Q&A with the HIV Legal Network
HIV criminalization stops people from getting tested. It stops people from disclosing their status. It perpetuates institutional stigma. We cannot end the HIV epidemic without decriminalization.
The HIV Legal Network promotes the human rights of people living with HIV or AIDS and other populations disproportionately affected by HIV, punitive laws and policies, and criminalization, in Canada and internationally.
They do this through research and analysis, litigation and other advocacy, public education, and community mobilization. The HIV Legal Network is a founding member of the Canadian Coalition to Reform HIV Criminalization, and continues to work to end HIV criminalization in Canada and beyond.
We recently caught up with the HIV Legal Network to talk about the issues surrounding HIV and the law in Canada.
Why was HIV criminalized in the way it was in Canada?
There is a longstanding history of stigma and discrimination against people living with HIV that goes back to the very beginning of the HIV and AIDS epidemic. It is rooted in homophobia and racism as well as an exaggerated sense of risk of transmission, and the outdated idea of HIV and AIDS as a “death sentence.” (With access to treatment and care, people living with HIV can now live long and healthy lives. Treatment also prevents transmission of the virus.)
HIV criminalization is also the result of prosecutors and courts misguidedly applying sexual assault laws to deal with HIV non-disclosure, something that we are actively working to change. In Canada, people are most often prosecuted for alleged HIV non-disclosure under the charge of aggravated sexual assault, one of the most serious charges in the Canadian Criminal Code that carries very severe penalties.
How does HIV criminalization reinforce institutional and public stigma?
Unfounded fear and harmful stigma have been unfortunate hallmarks of this global pandemic for decades, and people living with HIV have suffered as a result. Throwing the book at people living with HIV may have once been viewed as the “justice” system “protecting” people, and particularly women, in Canada. But we know that criminalization is incredibly harmful and drives people away from care and supports, while simultaneously trampling on human rights. It flies in the face of good public health practice and is not supported by current science.
Why has it taken so long for lawmakers to acknowledge the science behind U=U (that there’s effectively no risk of transmission if a person with an undetectable viral load)?
There is longstanding fear and prejudice around HIV and the communities historically associated with HIV, and many people do not understand the risks of transmission. It took time, but there is now expert scientific consensus, and we can confidently talk about risk – or lack thereof – in clear-cut, widely accepted language that medical and public health professionals endorse. Still, it has taken much too long for the courts to catch up with the science, and we still have a long way to go on this front.
What has begun to change in the past year that may set precedents for new HIV criminalization cases in the future?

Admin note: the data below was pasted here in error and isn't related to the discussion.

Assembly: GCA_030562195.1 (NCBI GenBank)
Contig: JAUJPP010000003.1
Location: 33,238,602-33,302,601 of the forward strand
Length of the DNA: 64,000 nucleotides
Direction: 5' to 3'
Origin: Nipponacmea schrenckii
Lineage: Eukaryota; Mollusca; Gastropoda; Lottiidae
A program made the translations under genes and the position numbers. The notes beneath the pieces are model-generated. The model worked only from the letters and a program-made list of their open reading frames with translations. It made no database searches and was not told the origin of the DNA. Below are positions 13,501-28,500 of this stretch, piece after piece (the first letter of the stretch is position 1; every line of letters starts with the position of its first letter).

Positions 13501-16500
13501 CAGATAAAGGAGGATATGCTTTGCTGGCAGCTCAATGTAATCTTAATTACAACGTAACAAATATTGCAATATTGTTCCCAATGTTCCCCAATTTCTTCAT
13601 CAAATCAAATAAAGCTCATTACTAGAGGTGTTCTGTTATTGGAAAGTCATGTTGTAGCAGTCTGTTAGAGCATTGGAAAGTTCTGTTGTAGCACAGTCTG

Thankfully, we have seen Canada go from being a “world leader” in prosecutions against people living with HIV to a country where cases have significantly decreased and the federal government has provided guidance to federal prosecutors to limit prosecution in many instances (but these are not applicable at a provincial level). This year, we have seen positive developments in several important cases, including an acquittal for a woman living with HIV who was previously convicted of aggravated sexual assault (though she was undetectable at the time of the alleged offence). The Supreme Court of Canada also ruled that mandatory, lifetime sex offender designation – which often happens in cases of HIV non-disclosure – is unconstitutional. This means that there may be opportunity for people who have previously been convicted to have sex offender designations expunged. But we have also seen troubling court decisions in recent years in Canada, including a decision in Ontario stating that people living with HIV who use a condom can still be prosecuted and spend years in prison for non-disclosure – even when HIV is not transmitted. The same court in Ontario held that just having oral sex may get a person living with HIV convicted and imprisoned, again with no transmission (or even any “realistic possibility” of transmission). These terrible circumstances underscore the need for Canada to change the law, even as courts may have begun to recognize the science of U=U.
The government has recently led consultations on the current HIV non-disclosure laws; what do you hope the outcomes will be?
Before the Government of Canada announced their consultation, the Canadian Coalition to Reform HIV Criminalization (CCRHC, of which the HIV Legal Network is a founding member) led consultations in community and had already originated two consensus statements on the need for law reform in this country. We hope that Canada will put these community-led consultations front and centre and take into account the experience of people living with HIV who continue to exist under the constant threat of criminalization. Specifically, we want to see an end to the use of sexual assault laws to prosecute alleged HIV non-disclosure. If the criminal law is to be used in cases of HIV non-disclosure, we also want to limit its use to cases of actual, purposeful transmission – a very rare occurrence. We need the law to catch up with the science.